Love Island is just one example of a popular reality television show where people travel abroad to find love, whether it works out, or it doesn’t, people love to watch it.
The show has been growing in popularity for years now and this is evident in the increase in viewing figures, with 2.8 million people tuning in to watch Millie Court and Liam Reardon deservedly crowned champions last year.
But the show cuts off a huge part of the population because they generally try to avoid using LGBTQ+ people as contestants. Unless they are bisexual.
Reality shows generally focus on heterosexual romances, instead of exploring the possibility of homosexual relationships.
Last year after rumours were circulating of the possibility of queer people going on the show ITV commissioner Amanda Stavri said it would cause ‘logistical difficulties.’
But would it actually cause problems? What is the difference between having, for example, gay men and lesbian women on the show?
The women can try to find love with another woman the same way a man would try to find love with a woman on the ‘standard’ version.
During a 2016 season two episode, two women, Sophie Gradon and Katie Salmon coupled up and kissed on the show.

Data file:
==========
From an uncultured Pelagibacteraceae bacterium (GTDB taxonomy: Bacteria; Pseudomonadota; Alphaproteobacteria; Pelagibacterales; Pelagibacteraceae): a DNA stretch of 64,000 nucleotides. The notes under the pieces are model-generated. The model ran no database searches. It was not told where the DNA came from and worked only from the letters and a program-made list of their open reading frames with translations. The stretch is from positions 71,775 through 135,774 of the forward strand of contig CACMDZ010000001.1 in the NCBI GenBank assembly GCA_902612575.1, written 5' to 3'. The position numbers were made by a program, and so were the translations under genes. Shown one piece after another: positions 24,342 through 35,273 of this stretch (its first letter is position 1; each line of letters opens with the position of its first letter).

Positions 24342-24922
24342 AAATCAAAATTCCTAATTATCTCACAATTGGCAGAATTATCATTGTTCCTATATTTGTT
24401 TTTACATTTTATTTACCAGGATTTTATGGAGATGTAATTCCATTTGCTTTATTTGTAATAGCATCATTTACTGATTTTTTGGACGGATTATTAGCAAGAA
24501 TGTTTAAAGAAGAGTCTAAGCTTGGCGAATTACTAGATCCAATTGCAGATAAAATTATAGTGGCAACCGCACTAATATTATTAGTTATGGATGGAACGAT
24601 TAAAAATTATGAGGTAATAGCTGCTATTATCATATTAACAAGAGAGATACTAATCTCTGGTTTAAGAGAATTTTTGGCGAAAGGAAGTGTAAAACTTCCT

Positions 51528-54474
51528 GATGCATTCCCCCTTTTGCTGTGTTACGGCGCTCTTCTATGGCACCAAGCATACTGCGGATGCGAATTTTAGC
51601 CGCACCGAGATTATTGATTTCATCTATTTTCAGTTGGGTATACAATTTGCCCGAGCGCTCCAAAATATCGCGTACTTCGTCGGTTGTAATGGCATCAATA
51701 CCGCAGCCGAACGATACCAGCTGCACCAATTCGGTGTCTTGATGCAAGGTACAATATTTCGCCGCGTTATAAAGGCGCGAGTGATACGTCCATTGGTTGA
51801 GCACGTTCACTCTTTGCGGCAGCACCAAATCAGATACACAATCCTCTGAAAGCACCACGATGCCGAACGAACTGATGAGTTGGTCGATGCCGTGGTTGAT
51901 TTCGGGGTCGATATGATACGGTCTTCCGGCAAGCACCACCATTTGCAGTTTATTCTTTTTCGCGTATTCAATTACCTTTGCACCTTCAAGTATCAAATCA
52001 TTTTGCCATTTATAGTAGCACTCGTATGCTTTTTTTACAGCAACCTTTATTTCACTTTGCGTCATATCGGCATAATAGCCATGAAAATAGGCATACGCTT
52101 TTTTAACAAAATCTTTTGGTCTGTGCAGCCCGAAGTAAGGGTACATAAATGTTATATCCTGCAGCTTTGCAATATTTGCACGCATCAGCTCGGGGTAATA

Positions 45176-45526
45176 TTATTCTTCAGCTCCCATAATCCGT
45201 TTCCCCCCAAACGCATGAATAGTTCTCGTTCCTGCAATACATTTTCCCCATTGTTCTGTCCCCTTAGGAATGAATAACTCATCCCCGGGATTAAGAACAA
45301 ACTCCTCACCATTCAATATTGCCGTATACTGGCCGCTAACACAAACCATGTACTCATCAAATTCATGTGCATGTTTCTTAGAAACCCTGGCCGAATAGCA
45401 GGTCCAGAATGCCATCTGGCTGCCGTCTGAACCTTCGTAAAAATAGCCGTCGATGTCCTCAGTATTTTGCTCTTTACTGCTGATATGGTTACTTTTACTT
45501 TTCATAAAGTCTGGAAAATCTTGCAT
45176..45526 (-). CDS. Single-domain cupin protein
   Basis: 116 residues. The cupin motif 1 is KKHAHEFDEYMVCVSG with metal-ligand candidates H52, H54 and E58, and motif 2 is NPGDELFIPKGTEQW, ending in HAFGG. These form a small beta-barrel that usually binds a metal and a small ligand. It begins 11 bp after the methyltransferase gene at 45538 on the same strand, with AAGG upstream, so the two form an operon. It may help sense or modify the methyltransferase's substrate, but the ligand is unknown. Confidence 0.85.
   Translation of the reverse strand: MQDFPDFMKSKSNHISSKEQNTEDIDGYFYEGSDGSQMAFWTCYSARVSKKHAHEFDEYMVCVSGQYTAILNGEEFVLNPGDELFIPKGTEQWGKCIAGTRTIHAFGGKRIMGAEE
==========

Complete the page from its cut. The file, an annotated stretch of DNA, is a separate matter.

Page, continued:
Although, Tom Powell, Sophie’s ex, claimed the pair were forced to make out on the show to appeal to an LGBTQ+ audience.
As well as this, Megan Barton-Hanson, who was on season four, said her experience would have been completely different if they cast more LGBTQ+ people.
Homosexual people would not create a logistical nightmare for a reality TV show about finding love, in fact, it might make it more entertaining.
While Love Island is a popular, bigger name in the reality TV scene, there is many reality shows that do focus on the community that is proof it is not logistically difficult to leave the hetronormative ideals behind and explore the relationships of queer people.
I think having an LGBTQ+ version of the show is way overdue.